You have admitted trespassing on this public forum, which is not likely a good idea. Also, school property is not likely considered "private". You should get a juvenile criminal defense lawyer to help you defend your ticket. I recommend Kenneth Newell--he has an office in Lake Worth and handles these types of cases.
*Disclaimer: Visiting or sending communications through this website does not create an attorney-client relationship. The answer to this question is of a general nature. All representations by the attorney in this answer may be affected by and contingent upon additional facts and circumstances of the individual case. Please consult a reputable attorney to discuss a full and complete assessment of your case.
Your title asks about private property but then your question refers to being on school property. If this is a public school, then it would definitely be public property. Even if a private school, then it would probably fall under a local curfew ordinance. If you are under 17, then it is a juvenile offense. If you are 17 or over, then it is not a juvenile offense. The difference is basically academic in your case because you were probably issued a citation ('ticket') by a city and will be in municipal court, not the county juvenile court. Most city ordinances are online and you can look them up to see the one that you are accused of violating. Finally, as the first attorney noted, you should not post admissions about violations to the law on the internet.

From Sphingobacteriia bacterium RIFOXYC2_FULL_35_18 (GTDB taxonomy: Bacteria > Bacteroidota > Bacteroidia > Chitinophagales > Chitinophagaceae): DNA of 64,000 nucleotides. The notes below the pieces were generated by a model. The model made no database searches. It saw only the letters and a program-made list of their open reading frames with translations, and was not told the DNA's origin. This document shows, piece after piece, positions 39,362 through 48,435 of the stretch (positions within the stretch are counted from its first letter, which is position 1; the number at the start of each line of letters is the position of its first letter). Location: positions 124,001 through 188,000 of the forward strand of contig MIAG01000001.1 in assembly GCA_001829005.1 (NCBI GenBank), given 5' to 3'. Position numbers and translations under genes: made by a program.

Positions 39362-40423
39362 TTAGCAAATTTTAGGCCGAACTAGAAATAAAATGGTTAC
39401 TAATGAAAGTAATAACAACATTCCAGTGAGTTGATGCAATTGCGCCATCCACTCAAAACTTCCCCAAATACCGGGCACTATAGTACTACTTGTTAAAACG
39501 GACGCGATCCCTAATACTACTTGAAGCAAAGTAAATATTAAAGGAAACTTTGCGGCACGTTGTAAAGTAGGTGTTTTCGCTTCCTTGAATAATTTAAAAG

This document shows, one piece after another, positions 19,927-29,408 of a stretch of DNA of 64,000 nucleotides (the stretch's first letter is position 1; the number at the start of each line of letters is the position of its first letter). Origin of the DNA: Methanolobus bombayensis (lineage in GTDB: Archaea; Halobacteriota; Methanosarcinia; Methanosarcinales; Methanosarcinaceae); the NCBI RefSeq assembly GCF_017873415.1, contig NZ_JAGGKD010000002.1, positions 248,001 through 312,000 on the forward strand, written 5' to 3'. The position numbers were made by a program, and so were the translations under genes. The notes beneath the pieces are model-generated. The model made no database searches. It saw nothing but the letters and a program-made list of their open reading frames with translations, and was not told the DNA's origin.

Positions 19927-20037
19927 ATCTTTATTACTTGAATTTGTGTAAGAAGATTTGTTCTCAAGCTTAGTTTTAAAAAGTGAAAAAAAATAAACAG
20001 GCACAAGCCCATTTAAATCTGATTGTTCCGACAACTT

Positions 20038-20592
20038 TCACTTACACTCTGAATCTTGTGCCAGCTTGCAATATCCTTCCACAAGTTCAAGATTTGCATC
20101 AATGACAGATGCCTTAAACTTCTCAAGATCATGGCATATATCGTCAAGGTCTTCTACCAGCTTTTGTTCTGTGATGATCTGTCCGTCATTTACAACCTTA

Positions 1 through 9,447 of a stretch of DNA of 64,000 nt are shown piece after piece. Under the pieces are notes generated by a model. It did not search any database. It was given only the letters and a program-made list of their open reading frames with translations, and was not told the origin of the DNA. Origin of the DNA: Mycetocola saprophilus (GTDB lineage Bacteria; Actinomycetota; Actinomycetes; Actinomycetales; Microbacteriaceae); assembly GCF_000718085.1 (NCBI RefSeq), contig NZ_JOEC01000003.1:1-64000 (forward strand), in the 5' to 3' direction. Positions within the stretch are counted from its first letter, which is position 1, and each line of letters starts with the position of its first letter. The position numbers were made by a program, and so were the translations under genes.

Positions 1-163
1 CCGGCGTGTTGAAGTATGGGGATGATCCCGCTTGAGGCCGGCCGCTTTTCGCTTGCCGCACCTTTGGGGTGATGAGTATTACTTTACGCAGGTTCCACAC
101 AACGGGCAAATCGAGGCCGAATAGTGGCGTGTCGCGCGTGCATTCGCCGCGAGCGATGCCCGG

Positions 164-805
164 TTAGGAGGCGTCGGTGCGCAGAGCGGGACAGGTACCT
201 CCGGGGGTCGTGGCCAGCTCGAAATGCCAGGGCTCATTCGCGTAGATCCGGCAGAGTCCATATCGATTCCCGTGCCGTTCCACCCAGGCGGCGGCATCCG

Answering your question does not create an attorney-client relationship. Furthermore, you should not take the answer as legal advice or a complete answer to your question because the facts of your case can make a big difference and it is impossible to know the advice to give without a consultation. You should seek a consultation with an attorney immediately to protect your interests and rights.
Yes, they can do this.
As the other two attorneys wrote, you need to consult a criminal defense attorney. DO NOT post anything else concerning this on this website or through any social media site. The prosecutor and the police can use anything you post against you in court.